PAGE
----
Some of the Kankara schoolboys, who were abducted by bandits but later released, have said they were informed by their captors that N30m was paid as an initial ransom, while the total demand for their release was N344m or N1m per schoolboy.
This comes barely a week after the military, the Presidency, the Zamfara State Governor, Bello Mattawale; and his Katsina State counterpart, Aminu Masari; all claimed the bandits released the schoolboys without the payment of any ransom.
In an interview with United States publication, Wall Street Journal, three of the schoolboys claimed that over N30m was paid, adding that the figure could be more.
They also narrated to the newspaper how they were beaten and dehumanised.
A person familiar with the negotiations also told the newspaper that a large sum of money was paid as ransom.
One of the schoolboys, identified as 16-year-old Yinusa Idris, told the WSJ that kidnappers told them that they were initially paid N30m, but decided not to release the boys because they demanded N344m.
“They threatened to release only 30 of us when the N30m initial ransom was paid. They even took 30 of us away on motorcycles ready to release us,” Idris said.
According to the newspaper, eight of the freed students, boys as young as 13, were forced to eat raw potatoes and bitter kalgo leaves to survive. They were seldom allowed rest and slept on rocky ground.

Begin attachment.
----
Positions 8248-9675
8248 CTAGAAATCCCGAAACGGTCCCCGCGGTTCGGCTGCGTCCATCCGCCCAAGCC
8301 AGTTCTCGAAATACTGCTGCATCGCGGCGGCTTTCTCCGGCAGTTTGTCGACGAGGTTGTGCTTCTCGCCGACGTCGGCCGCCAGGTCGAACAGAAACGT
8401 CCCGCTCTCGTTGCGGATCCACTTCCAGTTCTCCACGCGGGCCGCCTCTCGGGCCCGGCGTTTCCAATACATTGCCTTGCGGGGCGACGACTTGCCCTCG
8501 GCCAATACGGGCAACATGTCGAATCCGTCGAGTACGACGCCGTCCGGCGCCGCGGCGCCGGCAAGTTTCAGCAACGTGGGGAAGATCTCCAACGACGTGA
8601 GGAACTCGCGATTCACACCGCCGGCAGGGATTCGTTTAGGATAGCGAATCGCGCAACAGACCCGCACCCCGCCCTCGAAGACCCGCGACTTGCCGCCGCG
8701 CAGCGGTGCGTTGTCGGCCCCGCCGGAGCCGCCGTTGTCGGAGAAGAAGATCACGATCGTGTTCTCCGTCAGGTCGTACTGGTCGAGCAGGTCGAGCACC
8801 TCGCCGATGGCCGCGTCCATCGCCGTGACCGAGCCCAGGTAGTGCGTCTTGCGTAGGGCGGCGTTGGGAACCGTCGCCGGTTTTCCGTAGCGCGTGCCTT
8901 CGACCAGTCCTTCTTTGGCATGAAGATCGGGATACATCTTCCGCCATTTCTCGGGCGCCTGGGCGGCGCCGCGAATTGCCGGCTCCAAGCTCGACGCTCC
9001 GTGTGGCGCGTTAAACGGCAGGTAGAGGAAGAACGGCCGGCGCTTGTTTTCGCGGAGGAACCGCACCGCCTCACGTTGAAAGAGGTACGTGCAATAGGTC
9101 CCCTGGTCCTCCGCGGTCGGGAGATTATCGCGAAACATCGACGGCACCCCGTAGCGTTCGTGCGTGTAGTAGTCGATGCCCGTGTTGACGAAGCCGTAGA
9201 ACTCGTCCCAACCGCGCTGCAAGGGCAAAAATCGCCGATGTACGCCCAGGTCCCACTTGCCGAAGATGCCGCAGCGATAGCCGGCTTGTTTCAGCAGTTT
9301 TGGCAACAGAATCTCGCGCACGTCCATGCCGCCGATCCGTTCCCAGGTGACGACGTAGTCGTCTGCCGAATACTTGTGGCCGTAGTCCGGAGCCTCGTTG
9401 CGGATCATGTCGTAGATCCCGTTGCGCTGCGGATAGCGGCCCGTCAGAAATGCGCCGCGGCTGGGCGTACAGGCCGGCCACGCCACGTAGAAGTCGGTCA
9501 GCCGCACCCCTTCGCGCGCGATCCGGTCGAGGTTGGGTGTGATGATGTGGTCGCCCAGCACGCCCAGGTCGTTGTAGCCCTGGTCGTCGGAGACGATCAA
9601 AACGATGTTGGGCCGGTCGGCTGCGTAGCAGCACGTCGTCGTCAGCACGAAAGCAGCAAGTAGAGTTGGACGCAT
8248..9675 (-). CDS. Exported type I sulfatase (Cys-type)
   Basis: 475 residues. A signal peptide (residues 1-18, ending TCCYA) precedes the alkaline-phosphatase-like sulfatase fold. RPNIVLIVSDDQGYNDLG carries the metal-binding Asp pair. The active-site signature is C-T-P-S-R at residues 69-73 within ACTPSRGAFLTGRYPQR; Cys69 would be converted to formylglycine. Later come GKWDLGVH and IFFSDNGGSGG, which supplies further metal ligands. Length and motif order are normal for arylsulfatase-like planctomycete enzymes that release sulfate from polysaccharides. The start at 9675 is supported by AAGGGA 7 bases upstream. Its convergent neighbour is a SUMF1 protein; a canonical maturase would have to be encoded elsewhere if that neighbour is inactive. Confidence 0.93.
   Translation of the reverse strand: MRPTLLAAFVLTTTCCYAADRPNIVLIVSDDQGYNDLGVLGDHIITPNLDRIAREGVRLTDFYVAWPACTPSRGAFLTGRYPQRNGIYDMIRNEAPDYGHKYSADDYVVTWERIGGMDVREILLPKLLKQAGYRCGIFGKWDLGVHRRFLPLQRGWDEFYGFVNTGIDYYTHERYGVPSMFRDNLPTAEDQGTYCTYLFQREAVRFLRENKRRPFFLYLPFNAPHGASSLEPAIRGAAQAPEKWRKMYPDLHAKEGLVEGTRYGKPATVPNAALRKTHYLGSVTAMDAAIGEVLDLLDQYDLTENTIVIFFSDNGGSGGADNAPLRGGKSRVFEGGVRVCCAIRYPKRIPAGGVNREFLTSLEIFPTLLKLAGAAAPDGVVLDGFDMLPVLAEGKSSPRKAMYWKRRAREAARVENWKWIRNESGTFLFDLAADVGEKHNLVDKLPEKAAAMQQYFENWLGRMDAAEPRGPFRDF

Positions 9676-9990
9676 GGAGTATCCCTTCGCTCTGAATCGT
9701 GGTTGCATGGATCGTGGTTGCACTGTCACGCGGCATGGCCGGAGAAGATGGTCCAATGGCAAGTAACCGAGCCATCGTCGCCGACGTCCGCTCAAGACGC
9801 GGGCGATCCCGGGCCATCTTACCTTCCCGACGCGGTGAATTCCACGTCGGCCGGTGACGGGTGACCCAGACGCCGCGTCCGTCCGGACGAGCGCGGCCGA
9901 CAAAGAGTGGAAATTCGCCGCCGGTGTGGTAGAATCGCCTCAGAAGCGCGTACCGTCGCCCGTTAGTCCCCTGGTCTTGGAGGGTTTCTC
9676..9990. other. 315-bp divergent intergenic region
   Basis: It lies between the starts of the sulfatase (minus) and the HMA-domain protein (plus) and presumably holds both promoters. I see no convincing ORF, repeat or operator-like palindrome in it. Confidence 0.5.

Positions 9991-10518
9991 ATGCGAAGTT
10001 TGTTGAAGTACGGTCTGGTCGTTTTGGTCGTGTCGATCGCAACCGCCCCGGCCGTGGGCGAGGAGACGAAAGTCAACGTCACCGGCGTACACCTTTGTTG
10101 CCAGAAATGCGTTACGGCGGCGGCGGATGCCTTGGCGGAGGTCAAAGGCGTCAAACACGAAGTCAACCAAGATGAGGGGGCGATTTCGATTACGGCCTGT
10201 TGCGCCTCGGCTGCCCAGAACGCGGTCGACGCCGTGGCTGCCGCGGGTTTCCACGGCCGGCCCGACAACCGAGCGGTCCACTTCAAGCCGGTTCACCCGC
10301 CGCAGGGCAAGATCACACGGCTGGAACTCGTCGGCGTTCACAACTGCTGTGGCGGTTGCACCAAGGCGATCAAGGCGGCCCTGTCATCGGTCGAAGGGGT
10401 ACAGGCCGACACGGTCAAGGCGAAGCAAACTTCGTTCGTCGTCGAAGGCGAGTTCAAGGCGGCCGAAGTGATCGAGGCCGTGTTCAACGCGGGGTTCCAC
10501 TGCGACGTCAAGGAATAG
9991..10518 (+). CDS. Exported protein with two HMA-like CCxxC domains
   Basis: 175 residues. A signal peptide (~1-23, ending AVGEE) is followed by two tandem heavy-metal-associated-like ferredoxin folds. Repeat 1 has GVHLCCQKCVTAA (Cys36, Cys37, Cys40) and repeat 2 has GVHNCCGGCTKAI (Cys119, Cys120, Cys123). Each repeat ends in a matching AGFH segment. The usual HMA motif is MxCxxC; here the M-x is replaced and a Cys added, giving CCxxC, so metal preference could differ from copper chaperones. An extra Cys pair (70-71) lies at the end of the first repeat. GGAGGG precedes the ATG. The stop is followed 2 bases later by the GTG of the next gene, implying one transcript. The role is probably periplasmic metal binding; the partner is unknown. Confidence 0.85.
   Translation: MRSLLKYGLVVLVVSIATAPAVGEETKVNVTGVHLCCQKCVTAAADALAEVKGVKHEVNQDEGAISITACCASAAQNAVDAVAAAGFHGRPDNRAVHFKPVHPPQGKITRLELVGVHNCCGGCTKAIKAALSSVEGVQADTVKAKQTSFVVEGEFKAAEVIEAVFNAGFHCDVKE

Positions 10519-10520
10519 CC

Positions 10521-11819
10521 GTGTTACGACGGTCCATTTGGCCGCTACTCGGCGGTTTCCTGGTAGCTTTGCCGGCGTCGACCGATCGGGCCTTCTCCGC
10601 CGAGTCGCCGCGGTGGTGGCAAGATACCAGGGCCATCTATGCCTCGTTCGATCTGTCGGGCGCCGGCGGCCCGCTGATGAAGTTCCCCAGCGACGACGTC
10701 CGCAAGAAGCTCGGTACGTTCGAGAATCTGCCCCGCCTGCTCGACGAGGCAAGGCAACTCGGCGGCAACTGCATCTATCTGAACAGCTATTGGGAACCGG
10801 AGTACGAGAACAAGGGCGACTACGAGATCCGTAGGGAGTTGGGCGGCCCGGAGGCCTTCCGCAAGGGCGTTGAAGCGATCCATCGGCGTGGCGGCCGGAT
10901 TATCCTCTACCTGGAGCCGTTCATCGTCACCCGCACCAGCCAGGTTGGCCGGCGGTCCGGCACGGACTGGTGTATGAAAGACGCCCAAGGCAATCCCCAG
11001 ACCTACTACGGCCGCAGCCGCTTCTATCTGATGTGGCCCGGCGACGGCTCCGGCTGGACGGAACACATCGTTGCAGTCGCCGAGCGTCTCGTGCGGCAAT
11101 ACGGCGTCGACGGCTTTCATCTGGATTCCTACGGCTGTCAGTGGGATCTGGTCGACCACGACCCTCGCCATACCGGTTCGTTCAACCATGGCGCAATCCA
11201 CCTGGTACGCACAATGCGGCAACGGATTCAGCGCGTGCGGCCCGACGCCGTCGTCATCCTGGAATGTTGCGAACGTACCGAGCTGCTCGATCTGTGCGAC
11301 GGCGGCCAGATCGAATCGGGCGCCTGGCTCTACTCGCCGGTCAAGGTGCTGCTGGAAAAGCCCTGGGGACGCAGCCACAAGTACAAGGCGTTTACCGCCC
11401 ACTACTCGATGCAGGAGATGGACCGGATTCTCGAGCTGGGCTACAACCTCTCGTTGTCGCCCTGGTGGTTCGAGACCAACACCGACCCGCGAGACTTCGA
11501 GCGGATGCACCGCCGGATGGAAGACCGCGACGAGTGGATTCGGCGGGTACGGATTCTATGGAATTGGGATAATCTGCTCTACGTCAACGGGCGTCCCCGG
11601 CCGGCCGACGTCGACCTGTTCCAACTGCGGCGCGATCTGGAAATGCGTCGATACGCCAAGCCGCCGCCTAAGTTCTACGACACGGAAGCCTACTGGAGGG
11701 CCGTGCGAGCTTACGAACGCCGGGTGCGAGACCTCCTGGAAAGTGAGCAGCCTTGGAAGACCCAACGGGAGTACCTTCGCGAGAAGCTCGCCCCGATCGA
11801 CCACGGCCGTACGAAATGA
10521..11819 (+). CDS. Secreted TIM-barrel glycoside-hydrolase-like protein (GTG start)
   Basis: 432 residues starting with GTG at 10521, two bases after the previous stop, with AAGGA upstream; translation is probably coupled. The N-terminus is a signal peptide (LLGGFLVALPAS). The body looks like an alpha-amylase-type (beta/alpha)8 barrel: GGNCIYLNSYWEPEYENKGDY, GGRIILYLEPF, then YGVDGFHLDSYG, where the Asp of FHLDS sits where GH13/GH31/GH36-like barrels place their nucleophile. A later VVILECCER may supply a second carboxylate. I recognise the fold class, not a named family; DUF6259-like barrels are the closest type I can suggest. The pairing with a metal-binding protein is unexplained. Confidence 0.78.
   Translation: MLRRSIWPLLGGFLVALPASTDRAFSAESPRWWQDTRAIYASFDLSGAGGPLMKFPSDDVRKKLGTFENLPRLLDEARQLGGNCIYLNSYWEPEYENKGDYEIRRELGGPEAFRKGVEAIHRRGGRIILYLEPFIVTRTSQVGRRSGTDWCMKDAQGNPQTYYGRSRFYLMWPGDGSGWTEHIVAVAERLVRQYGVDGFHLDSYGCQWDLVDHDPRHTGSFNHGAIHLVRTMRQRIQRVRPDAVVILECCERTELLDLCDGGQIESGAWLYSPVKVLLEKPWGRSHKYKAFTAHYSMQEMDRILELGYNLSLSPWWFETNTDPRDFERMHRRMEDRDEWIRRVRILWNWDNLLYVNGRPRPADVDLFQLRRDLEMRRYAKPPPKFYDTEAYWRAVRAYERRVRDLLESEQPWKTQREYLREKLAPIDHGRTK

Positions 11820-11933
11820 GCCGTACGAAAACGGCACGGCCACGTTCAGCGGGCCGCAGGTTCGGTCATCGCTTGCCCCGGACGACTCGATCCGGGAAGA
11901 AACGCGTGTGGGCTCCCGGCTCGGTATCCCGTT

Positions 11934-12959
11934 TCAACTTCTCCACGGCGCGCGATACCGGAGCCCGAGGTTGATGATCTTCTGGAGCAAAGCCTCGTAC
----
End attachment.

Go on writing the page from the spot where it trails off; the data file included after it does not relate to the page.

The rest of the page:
Another pupil, Imran Yakubu, who is 17, said one of the kidnappers said, “N1m must be paid for each student…or we will recruit or kill you.”
The paper also noted that persons familiar with the negotiations said a ransom was transferred in three tranches.
According to the WSJ, on December 16, the bandits threatened to abduct the boys again if they returned to school.
“There were more than 100 armed men in the school courtyard. They were shining bright flashlights and streaming into the pastel-coloured buildings. ‘Gather here. We are soldiers,’ they said.
WSJ added, “The gunmen, some on foot, others on motorcycles, ordered the boys to walk in a long column, hitting anyone who walked too slowly with a whip or rifle butt.
“At one point, when the guards were looking at the sky, two students close to the back of the convoy tried to slip away. The hostages were all told to halt so they could watch their classmates being punished.
“The older one’s hands were tied to a tree and he was beaten. Water was poured on his body in the early morning so that he could feel the freezing cold,” one of the students narrated.